care for food

May 21st, 2011 by brooke

I read this article today in the Washington Post called “Why being a foodie isn’t elitist” by Eric Schlosser, the author of Fast Food Nation. I recommend that you read it. I found it interesting because he names and deconstructs the most common critique made about the healthy food and sustainable agriculture movement. The article provoked me to articulate some of my own ideas on the subject.

I am sure that all small-scale organic farmers have heard the claim before that if they involve themselves in the work of sustainable agriculture that they are by default engaging in elitism. The small-scale farmer is often accused of inaccessibility, irrelevance, and of pandering to the wealthy. Small-scale farmers, offering healthier food and meaningful employment, not to mention better care of water and land, know how difficult it is to earn a living-wage through their work. Most settle for a very low income, relying on the satisfaction of their relationship to land and community as compensation.

Because their produce sits next to the subsidized, ecologically extractive, artificially cheap counterparts in the marketplace, it does seem expensive. But actually its not. For what it is, it’s still very cheap. For that reason it is an unfortunate paradox that organic farmers are often accused of elitism.

Caitlyn and I grapple daily with the question of how to make our food accessible. It is very important to us that a diverse range of people can enjoy our produce. It is also very important to us that we are able to respect our hard work by (hopefully soon) being able to pay ourselves a living-wage. While in some ways we would be emotionally fulfilled to work for little compensation and offer our produce at Safeway prices….we wonder if we would simply be perpetuating the unacceptable cultural norm of farming being a scantily paid profession (not to mention that we would probably get burnt out, exhaust our bodies and therefore not be a very sustainable business). We are still negotiating this balancing act of building a business that enhances the goal of community food security and demanding an elevated role for what we believe to be an important profession.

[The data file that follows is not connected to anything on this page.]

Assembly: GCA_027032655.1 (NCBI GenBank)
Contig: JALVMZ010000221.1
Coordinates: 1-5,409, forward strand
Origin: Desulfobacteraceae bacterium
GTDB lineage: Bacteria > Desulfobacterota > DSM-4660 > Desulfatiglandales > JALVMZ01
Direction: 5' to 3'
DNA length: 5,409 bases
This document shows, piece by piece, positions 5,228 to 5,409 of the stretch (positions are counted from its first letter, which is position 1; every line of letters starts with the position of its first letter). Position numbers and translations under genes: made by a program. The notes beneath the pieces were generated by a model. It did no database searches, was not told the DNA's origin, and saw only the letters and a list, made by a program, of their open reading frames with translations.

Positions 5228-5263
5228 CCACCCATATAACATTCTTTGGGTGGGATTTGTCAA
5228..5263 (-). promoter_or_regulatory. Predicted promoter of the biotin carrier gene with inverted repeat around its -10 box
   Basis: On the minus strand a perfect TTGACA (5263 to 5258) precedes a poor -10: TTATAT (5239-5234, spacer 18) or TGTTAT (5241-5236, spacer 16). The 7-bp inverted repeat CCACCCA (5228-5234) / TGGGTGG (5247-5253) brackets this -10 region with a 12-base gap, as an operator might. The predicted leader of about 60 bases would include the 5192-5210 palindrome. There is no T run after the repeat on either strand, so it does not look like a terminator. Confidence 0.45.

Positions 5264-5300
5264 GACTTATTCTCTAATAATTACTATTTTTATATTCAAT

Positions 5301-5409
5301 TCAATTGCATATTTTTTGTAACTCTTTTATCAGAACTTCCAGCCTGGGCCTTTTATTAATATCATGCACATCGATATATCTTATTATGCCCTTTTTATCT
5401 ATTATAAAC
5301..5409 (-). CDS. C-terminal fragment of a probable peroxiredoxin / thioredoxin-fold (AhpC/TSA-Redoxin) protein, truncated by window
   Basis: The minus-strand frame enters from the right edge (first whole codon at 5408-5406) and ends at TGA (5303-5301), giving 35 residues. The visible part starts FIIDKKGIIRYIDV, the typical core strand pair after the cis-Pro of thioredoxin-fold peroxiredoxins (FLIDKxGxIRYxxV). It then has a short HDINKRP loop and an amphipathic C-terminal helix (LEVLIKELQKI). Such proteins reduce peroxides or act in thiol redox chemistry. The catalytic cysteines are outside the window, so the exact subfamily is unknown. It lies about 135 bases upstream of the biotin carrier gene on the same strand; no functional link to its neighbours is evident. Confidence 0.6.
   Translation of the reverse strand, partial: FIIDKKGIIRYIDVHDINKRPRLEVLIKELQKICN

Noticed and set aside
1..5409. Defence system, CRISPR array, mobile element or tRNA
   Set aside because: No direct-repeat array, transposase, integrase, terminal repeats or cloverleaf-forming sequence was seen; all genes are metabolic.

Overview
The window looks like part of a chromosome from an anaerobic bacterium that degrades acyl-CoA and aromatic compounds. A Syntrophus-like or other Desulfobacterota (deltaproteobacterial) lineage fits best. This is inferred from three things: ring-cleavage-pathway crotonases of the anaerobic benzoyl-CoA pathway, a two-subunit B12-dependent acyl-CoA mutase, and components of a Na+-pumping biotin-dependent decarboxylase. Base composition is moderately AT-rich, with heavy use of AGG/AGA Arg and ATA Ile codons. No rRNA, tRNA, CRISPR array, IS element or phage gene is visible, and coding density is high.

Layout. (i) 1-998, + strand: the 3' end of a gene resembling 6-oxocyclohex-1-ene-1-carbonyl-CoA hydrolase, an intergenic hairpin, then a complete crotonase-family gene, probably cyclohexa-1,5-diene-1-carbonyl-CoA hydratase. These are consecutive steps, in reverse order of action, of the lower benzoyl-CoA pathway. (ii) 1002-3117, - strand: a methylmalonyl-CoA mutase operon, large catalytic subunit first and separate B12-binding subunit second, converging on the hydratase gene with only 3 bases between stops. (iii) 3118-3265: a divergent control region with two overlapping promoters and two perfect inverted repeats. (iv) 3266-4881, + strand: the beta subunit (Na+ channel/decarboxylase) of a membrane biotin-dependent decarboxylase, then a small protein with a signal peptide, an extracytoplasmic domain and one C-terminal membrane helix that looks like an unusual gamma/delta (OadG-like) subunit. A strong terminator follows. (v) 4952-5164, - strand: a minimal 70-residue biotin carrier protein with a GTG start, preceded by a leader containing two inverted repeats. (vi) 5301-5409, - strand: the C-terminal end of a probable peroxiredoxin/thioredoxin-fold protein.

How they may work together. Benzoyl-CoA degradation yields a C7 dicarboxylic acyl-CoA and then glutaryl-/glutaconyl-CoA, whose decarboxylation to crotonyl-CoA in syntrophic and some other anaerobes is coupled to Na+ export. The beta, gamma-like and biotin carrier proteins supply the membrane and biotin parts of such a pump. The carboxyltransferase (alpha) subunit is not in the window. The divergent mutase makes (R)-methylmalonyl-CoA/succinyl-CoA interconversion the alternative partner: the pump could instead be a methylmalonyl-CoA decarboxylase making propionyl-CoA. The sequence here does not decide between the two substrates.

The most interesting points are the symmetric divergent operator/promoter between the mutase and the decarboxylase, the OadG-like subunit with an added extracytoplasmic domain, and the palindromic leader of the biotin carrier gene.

Although across the board small-scale farmers do take on the mission of making healthy food broadly accessible, I believe that it should not be the farmers job to make food cheap (in fact they can’t without sacrificing their own finances, health and sanity). It should be the job of our elected official, through public policy, to make healthy food cheaper. They should support sustainable farming by offering small-scale organic farmers the same, if not greater, subsidies than their industrial counterparts. In the meantime, if communities want to see farmers develop and employ the sustainable practices, which our governments currently use public resource to undermine, they may have to foot the bill by paying more for food.

No doubt, its a weighted issue. Those with more means will find it easier to pay more and those who are truly scraping by will find it harder to do so. For this reason access to healthy food is unequal. However it seems to me that we are making a crucial misinterpretation when we assume that healthy food is too expensive. The real issue at hand is that our economic system renders so many people too poor to afford healthy food.

I would like to see the issue of unaffordable food reframed. As I see it, food should not be cheap. Food is, and must be revered as, a thing of great value. Care for food, by natural extension, is care for soil, land and water, care for farming and the sensible stewardship of our natural resources, and therefore a care for communities and our stay here on earth. It seems of utmost importance that as a culture we assign a real worth to the embedded benefits of healthy food.

The devaluation of food can be understood as a tool of our current power structure, which encourages us to both disassociate with our natural resources so that they can be degraded and excessively extracted, and de-incentivizes us to involve ourselves in healthy alternative practices. This tool benefits a few and impoverishes many.

To an increasingly poor population cheap food is the only feasible option and therefore has become our addiction. In the context of this unneccessary epidemic of poverty, almost any healthy, sane, grassroots, farming or food distribution system, can be easily be cast in the light of irrelevance and critiqued as elite. In this way the system cleverly reinforces itself.

In his article Eric Schlosser poses the concept of food elitism in a new way. He does acknowledges that the snobbery of restaurant connoisseurs and food gourmands can be irritating and “if left unchecked could sideline the movement or make it irrelevant”. But he explains that if we focus on this trend we are failing to identify the truly dangerous food elite who are the corporate giants that increasingly control, through strong political lobbying, every aspect of our food system from seeds and fertilizers, to processing and distribution.

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